Kauffman: Lynn [Scarlett] and I went up to Berkeley to interview Eldridge Cleaver. He had a big American flag flying from his apartment, and we must have been there four hours. He got up to take a piss and we’re next to his files, so why not look? Two I remember: one called “sperm” and one was “Jim Morrison: alive?” or something like that. I’ll always regret my scruples prevented me from delving into that file.

Editor's Note: We invite comments and request that they be civil and on-topic. We do not moderate or assume any responsibility for comments, which are owned by the readers who post them. Comments do not represent the views of Reason.com or Reason Foundation. We reserve the right to delete any comment for any reason at any time. Report abuses.

  • Lefiti||

    But this marginal right-wing shit doesn't sell very well. Donate now!

  • Lefiti||

    My breath smells like cat food! Donate now!

  • Lefiti||

    I have not posted on this thread yet, you circle-jerkers!

  • Franklin Harris||

    Oliver: An example I recall of how reason was breaking into a more mainstream thing: I was watching Cinemax, one of those late-night films with Shannon Tweed. She played a psychiatrist. In a scene to demonstrate how brainy she was, she was carrying a couple of magazines, and the one on top was reason. That was the early '90s.



    "Indecent Behavior" (1993), I think. Or possibly one of the sequels.

  • ||

    40 years. Wow. And to think that in all that time you've achieved nothing. Time for plan B.

  • ||

    The Spreading Circle of Campus Terror

    Now THAT's what I'm talking about. Get an editor with some Rick James in him.

  • Leftitti||

    I'm a Unitard!

  • ||

    My breath smells like cat food! Donate now!

    Whoever is spoofing Lefiti, you aren't very good at it. Everyone knows Lefiti's breath smells like Sterno and Milk Bones.

  • TallDave||

    I like to think that fist is punching a socialist.

  • the innominate one||

    Everyone knows Lefiti's breath smells like Sterno and Milk Bones.

    no, no, no. Everyone knows lefiti's breath smells like santorum. I saw it written on the men's room wall, and that's confirmation enough for me.

  • the innominate one||

    hmmm, for some reason the server squirrels are inserting their own html into my hyperlink to www.spreadingsantorum.com

  • ||

    Ok, on a serious note.

    I enjoyed this article. As someone who discoved Reason when I went to college in the early 80s (and soon subscribed starting in the mid-80s), I'll been trying to build up a collection of them. Back in the 80s they used to sell back issues (either originals or xerox copies), but I was too poor to get them. I've been getting a few off ebay (including a dozen or so from the first 5 years or so).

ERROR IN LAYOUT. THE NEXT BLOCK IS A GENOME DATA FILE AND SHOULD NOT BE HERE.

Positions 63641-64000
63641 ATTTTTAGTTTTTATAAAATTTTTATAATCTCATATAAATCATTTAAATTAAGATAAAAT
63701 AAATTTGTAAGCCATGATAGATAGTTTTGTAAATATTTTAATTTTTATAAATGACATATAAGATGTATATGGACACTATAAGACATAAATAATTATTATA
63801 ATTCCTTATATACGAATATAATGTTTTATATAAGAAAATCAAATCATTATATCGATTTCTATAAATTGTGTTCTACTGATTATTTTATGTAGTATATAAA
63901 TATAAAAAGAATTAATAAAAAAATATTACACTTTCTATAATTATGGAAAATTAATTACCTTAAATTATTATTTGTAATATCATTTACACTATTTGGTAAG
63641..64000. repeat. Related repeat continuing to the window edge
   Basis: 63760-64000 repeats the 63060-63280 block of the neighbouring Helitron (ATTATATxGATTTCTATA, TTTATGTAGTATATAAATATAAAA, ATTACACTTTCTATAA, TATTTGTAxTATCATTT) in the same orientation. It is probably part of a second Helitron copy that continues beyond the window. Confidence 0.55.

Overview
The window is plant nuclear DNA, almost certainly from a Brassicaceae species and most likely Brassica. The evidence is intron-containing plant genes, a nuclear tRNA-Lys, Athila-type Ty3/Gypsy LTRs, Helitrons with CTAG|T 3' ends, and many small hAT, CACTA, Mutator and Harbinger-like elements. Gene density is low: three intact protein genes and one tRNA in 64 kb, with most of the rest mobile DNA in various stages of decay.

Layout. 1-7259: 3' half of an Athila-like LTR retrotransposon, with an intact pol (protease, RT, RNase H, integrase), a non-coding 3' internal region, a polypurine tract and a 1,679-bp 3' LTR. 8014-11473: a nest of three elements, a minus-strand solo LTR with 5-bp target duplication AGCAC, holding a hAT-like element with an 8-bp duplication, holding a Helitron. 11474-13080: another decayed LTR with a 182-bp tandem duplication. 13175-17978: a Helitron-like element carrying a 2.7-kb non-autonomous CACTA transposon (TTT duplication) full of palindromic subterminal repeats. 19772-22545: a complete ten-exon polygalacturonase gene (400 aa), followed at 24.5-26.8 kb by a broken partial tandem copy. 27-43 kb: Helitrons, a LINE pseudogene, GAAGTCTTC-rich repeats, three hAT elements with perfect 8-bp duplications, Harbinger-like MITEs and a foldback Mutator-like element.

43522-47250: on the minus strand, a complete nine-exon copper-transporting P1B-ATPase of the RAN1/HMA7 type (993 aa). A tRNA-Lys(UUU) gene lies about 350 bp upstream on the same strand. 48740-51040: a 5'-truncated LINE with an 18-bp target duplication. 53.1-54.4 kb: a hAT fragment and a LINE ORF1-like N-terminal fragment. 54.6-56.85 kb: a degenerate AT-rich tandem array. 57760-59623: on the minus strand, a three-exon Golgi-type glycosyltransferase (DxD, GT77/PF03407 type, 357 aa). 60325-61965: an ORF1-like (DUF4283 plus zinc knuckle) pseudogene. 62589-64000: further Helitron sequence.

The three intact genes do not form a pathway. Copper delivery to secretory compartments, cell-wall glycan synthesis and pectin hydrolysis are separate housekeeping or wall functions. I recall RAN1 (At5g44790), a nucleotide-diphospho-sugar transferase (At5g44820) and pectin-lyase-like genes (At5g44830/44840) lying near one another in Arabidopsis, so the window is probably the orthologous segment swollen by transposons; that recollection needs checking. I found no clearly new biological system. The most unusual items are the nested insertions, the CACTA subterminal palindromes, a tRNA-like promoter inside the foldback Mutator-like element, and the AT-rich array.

I really wish Reason would do something I've seen a few other mags have done: make available a CD or DVD of ALL their back issues scanned into PDF. If such was made available for a reasonable cost, I'd get it.

    (on a related note, I've been trying to get back issues of Inquiry, and recently put together a complete set of Liberty, thanks to their recent back issue blowout. I was also lucky to score off eBay the hardcopy of Liberatarian Forum in 2 volumes put out by the Ludwig von Mises Institue.)

  • NoStar||

    As a sometimes subscriber going back to the early to mid seventies, this article brought back many fond memories.

  • ||

    ... more people than ever recognize that top-down planning by force isn't the best way to run the world.

    If by that you mean, "people keep turning out in droves to vote for politicians who take away our freedom", then sure.

  • Not That Michael||

    I would be absolutely thrilled if reason brought back whatever designers were responsible for those incredible early covers from the mag's inception up until around '77. At least make the images in the website's cover archive able to be enlarged. Wow.

  • Andy||

    You guys did help in my conversion. Unfortunately, the comments threads tend to help my deconversion lol. Also, I have no power whatsoever. I shudder to think how many Democrats in my age group have been created from the combination of Bush's incompetence and Obama's charisma. You've got your work cut out for you.

    stay classy reason.

  • File under \"S\" for Subject-h||

    "able to be enlarged. Wow."

  • ||

    Libertarianism minus Ayn Rand equals kooky lightweights.

  • ||

    I have subscribed, on and off, to reason for most of its history. One of the best reasons to subscribe to the print edition now is so that you'll have something to read when you're forced to step away from the computer and go to the bathroom.

  • SIV||

    "Lefiti" at 12:21 FTW

    An excellent article but you should have included some thoughts from former intern Taranto

  • the innominate one||

    An excellent article but you should have included some thoughts from former intern Taranto

    AKA SIV?

  • leviramsey||

    Now I know where Howard Stern got his fist logo from...

  • Death to tyrants||

    End the fed!

  • nfl jerseys||

    vsrb

  • sevo||

    "I was excommunicated back in 1963 from the Rand thing."

    In Soviet Union, excommunication comes to you!
    L. Trotsky.